Hoof Balance - Shoeing Around the COR in 3 Dimensions
Updated: Dec 6, 2020
A question that is asked very often whenever people are looking for advice on farriery related issues is “what shoe would you put on for this?” and the true answer is that it’s irrelevant, if the trim, the shoeing period and the shoe placement are also not correct.
This accounts for why two farriers can use the same shoe and get very different results, this has been shown by Kummer et al (2007) that found differences in 14 of 15 trimming parameters between 6 different farriers and stated that the individual trimming procedure had a direct effect on hoof conformation and geometry.
One of the parameters that was found to be different was the distance from the distal phalanx (P3) to breakover (BO), this is an important finding as the ratios of the basal surface around the centre of rotation (COR) play a distinct role in the efficiency of locomotion and loading of both the hoofs internal and external structures. Page and Hagan (2002) expressed how both the hoof pastern axis (HPA) and the position of the navicular bone were both affected by this measurement, finding that a reduction in this distance unloaded the navicular apparatus, the paper also discussed the prevalence of a broken back HPA (BBHPA) which corresponds with the authors experiences of the general population of horses and certainly in those referred.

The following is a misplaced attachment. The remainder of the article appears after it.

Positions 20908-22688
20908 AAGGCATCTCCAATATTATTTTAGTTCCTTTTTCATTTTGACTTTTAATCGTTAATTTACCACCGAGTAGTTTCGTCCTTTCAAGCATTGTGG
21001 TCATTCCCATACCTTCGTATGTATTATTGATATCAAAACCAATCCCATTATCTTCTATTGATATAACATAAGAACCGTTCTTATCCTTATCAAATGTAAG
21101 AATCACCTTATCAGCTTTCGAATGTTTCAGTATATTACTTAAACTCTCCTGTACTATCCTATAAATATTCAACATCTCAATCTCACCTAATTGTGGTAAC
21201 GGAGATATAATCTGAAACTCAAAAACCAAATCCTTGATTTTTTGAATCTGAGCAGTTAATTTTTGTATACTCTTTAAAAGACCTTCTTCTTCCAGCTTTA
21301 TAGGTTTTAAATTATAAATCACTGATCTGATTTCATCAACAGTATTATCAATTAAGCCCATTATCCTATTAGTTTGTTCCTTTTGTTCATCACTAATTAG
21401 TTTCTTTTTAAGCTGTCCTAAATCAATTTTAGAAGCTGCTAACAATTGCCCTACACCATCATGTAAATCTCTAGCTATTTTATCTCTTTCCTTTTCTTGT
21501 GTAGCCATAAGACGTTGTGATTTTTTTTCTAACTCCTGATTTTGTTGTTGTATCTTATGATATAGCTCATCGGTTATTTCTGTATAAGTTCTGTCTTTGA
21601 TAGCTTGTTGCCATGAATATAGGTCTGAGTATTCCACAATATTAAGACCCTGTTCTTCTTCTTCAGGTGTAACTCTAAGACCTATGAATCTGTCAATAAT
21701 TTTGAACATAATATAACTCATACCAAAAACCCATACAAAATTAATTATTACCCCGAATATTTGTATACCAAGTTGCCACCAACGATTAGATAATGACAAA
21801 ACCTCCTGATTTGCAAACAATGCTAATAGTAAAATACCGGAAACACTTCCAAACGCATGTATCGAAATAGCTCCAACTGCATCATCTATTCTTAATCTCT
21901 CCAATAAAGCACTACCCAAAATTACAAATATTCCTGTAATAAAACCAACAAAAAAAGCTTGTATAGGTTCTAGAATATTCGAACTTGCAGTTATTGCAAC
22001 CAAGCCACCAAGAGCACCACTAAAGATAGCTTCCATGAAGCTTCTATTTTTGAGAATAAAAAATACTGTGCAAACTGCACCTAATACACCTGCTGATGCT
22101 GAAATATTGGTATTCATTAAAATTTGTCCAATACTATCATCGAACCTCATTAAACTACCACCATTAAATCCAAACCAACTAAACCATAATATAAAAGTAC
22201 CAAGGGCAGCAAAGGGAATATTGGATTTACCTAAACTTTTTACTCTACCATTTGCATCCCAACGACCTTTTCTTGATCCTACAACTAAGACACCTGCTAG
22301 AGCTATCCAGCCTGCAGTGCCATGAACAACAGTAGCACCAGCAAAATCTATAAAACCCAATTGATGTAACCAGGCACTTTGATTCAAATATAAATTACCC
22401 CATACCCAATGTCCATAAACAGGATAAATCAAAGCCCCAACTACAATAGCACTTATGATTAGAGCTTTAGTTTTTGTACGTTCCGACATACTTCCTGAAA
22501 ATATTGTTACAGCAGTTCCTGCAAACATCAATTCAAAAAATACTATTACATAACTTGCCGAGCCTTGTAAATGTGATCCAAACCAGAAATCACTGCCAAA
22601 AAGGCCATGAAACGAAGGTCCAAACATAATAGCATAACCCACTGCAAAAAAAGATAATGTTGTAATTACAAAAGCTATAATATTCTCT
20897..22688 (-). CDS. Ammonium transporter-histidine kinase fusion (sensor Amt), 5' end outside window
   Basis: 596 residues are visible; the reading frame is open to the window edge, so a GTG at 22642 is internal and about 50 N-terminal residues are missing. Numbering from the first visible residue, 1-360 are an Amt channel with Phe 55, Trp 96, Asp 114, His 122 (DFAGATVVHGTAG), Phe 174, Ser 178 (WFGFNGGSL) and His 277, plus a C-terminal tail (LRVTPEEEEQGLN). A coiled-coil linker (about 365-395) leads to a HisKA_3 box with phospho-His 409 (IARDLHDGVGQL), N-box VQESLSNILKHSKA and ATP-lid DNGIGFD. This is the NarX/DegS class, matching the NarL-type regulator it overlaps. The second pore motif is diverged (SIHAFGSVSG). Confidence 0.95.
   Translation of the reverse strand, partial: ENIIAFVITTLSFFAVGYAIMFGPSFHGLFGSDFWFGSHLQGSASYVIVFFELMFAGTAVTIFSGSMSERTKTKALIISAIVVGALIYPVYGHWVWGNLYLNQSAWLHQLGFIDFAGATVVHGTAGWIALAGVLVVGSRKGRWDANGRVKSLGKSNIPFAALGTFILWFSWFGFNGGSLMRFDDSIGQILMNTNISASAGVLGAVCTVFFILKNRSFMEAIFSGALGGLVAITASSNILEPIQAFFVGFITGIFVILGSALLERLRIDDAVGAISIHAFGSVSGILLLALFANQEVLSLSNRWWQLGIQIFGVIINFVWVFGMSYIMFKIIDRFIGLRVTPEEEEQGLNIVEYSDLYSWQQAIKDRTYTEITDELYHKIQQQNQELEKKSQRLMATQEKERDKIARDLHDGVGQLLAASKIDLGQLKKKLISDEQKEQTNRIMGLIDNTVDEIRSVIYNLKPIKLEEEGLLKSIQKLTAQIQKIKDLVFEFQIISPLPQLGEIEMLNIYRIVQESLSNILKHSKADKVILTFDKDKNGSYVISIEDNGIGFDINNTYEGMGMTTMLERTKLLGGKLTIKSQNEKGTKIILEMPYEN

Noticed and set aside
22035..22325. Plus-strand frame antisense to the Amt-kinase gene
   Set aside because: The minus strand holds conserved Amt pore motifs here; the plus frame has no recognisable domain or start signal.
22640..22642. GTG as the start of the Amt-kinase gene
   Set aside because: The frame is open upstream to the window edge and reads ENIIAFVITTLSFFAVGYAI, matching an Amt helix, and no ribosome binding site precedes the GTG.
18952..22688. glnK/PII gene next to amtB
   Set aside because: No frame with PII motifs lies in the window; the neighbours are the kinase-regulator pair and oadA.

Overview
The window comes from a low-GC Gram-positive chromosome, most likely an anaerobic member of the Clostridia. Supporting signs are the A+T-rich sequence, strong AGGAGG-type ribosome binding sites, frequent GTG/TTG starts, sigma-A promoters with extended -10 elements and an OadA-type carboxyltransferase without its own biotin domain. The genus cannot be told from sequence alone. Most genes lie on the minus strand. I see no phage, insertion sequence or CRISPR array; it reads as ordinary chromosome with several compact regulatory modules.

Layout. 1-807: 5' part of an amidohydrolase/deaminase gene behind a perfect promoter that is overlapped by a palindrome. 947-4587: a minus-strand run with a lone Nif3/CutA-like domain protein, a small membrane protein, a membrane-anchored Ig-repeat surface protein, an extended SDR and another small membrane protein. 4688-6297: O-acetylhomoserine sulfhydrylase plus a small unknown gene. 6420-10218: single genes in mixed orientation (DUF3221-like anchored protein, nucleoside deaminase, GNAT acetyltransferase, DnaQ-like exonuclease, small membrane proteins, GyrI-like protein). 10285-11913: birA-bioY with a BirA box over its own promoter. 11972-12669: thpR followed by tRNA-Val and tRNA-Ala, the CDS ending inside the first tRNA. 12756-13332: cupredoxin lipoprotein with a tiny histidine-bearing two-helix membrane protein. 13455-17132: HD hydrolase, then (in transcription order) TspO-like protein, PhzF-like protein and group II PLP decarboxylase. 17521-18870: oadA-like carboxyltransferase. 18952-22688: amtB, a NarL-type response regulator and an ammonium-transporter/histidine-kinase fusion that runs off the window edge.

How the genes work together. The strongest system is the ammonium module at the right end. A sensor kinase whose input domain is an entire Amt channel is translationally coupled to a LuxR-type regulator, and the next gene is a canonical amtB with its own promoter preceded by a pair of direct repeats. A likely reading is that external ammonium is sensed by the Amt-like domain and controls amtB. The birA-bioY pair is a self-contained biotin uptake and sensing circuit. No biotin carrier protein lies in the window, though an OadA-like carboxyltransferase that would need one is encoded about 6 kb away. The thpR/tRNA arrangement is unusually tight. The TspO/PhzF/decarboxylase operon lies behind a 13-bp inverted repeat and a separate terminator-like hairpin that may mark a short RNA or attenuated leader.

Redden (2003) expressed the increased leverage on the toe in longer P3 to BO lengths causing “dishing” or toe flares and stated that morphology was never isolated and in the authors experience toe flare commonly accompanies low, run forward heels.
Other studies have outlined the negative effects of a decreased hoof wall angle, although through the mechanism of hoof growth (which expresses the importance of shoeing interval) the same principles apply.
Van Heel et al (2004) could be used to express that a hoof with more ideal angles’ landing duration was reduced, leading to the hoof having complete bearing support sooner and the centre of pressure (COP) moving centrally quicker, which in theory positively effects the load distribution on the internal structures. Conversely this study could be used to show that a lower angle hoof takes longer to reach full bearing meaning the caudal aspect maintains loading for longer. Van Heel et al (2004) adds that full bearing support is beneficial in absorbing concussion so points at the more ideal hoof having a more efficient anti-concussive mechanism.
Van Heel et al (2005) could be used to express the movement of the COP towards the heels in longer dorsal wall lengths predisposing to crushed heels and Moleman et al (2006) could be used to express an increase in moment force around the navicular in increased P3 to BO distances and the forward migration of the heels. These findings express the importance of correct geometric proportions of the hoof. Trimming and then fitting to the COR helps to establish these proportions and therefore evenly distribute load on all structures.
Fig.1 Expresses Van Heel et al (2004,2005). A foot with disproportionate toe to heel ratios (in favour of the toe) around the COR would have increased landing time and a more caudal COP at mid stance, creating an environment for negative hoof morphology.
Clayton (1990) and Weller (2020) suggest an opposite movement of the COP due to hoof growth or a long toe/low heel conformation. However, Clayton agreed with van Heel regarding the changes in kinematics of the stance phase.